Regardless, considering that the GPL is constantly being violated and in much worse ways, if there actually is one due to interfacing with the Rift SDK, I think only the most insufferable of GPL supporters would raise a stink.
msat
 
Posts: 59
Joined: Fri Mar 29, 2013 12:42 pm

Re: Rift SDK and GPL

Postby Eli2 » Thu Apr 18, 2013 3:52 am

msat wrote:What's pretty annoying is when people fixate on the letter of the law rather than the spirit ...

I hope you understand that not everyone is satisfied to operate without legal security.
I do not think it is unreasonable to ask for clarifications.
Eli2
 
Posts: 4
Joined: Sat Mar 30, 2013 4:27 pm

Re: Rift SDK and GPL

Postby kojack » Thu Apr 18, 2013 5:57 am

msat wrote:Regardless, considering that the GPL is constantly being violated and in much worse ways, if there actually is one due to interfacing with the Rift SDK, I think only the most insufferable of GPL supporters would raise a stink.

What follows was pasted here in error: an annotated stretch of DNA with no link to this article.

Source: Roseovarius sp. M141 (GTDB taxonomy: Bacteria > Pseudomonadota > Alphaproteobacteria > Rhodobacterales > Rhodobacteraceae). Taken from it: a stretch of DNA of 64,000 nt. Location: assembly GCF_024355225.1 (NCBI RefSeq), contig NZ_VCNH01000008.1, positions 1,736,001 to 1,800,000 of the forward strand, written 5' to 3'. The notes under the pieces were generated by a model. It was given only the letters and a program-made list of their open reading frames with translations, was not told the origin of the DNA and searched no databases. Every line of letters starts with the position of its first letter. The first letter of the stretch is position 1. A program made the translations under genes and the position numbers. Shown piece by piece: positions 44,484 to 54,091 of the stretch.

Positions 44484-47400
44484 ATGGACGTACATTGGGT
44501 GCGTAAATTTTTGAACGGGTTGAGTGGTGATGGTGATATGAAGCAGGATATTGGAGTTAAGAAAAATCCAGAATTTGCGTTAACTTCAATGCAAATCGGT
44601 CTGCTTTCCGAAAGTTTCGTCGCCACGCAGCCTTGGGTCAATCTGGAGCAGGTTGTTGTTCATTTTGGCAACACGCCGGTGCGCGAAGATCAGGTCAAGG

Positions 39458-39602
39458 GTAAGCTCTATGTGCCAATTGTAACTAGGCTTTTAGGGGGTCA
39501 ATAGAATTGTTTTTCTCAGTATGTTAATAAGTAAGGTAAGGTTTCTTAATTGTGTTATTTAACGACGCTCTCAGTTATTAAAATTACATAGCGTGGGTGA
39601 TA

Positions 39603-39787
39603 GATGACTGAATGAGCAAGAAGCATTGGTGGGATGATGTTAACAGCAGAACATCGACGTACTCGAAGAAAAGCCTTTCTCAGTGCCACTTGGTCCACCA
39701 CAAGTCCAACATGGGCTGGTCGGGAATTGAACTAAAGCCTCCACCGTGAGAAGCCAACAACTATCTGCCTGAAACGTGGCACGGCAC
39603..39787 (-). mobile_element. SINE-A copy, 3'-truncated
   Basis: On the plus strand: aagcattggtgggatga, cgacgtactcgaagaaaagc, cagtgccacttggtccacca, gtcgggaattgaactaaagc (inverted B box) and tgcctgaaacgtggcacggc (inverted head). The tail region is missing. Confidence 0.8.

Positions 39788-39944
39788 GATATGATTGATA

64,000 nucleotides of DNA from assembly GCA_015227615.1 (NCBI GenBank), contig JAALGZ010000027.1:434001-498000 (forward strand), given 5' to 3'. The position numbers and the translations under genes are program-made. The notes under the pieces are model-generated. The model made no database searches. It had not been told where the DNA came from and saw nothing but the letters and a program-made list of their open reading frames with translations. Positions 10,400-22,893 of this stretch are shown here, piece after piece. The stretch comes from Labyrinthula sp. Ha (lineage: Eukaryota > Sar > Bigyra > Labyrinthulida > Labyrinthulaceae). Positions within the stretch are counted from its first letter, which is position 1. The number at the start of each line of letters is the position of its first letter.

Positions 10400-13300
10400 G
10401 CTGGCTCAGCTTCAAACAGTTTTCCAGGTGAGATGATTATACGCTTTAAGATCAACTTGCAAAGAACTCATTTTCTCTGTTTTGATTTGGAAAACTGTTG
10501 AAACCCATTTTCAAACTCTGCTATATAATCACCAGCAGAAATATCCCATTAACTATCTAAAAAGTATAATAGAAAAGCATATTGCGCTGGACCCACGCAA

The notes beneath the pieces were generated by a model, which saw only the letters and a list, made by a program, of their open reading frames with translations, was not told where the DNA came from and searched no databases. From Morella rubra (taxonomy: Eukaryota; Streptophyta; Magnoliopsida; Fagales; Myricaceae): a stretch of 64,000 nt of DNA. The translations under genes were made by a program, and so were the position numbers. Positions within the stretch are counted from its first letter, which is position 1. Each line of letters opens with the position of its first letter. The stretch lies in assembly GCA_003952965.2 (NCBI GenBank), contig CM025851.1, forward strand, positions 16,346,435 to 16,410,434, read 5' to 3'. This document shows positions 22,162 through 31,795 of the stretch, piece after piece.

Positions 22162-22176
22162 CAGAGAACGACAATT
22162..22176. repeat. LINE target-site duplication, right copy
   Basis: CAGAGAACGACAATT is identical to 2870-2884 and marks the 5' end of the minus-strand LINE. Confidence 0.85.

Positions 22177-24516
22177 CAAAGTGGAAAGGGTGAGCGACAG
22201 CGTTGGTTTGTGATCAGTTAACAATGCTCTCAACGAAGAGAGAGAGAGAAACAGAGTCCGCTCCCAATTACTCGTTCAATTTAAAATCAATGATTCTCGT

Saying that it's ok to break a copyright license because other people are doing it already isn't exactly the smartest legal strategy.

msat wrote:The application is making the call to the Rift library, so the application relies on it, rather than the other way around. I don't think this violates the GPL

The official GPL faq disagrees with you:
If you want your program to link against a library not covered by the system library exception, you need to provide permission to do that. Below are two example license notices that you can use to do that; one for GPLv3, and the other for GPLv2. In either case, you should put this text in each file to which you are granting this permission.